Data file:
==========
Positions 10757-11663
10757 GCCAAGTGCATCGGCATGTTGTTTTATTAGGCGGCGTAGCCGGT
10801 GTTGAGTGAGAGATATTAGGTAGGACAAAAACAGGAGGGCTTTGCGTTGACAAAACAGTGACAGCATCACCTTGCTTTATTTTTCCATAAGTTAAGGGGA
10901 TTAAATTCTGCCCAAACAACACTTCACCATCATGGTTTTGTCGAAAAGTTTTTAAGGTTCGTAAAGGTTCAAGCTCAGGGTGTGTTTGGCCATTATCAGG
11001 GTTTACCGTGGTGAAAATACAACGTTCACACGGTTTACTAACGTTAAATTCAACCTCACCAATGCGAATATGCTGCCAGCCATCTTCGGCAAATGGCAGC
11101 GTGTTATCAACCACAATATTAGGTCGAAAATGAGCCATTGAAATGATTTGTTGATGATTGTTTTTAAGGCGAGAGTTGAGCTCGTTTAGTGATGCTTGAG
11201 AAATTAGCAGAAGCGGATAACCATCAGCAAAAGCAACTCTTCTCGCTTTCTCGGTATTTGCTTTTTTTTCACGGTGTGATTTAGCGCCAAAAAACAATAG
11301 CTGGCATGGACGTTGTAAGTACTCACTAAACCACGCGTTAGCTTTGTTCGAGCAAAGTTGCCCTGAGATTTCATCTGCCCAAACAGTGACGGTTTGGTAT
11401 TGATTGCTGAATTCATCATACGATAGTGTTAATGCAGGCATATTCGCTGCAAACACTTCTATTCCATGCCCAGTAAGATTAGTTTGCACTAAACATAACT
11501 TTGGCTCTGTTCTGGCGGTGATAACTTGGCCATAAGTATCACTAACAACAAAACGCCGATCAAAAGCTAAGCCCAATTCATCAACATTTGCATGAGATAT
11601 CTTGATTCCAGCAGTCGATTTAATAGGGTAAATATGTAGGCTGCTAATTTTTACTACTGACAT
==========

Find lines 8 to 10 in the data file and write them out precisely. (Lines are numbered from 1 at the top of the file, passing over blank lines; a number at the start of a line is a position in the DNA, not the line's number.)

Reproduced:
11301 CTGGCATGGACGTTGTAAGTACTCACTAAACCACGCGTTAGCTTTGTTCGAGCAAAGTTGCCCTGAGATTTCATCTGCCCAAACAGTGACGGTTTGGTAT
11401 TGATTGCTGAATTCATCATACGATAGTGTTAATGCAGGCATATTCGCTGCAAACACTTCTATTCCATGCCCAGTAAGATTAGTTTGCACTAAACATAACT
11501 TTGGCTCTGTTCTGGCGGTGATAACTTGGCCATAAGTATCACTAACAACAAAACGCCGATCAAAAGCTAAGCCCAATTCATCAACATTTGCATGAGATAT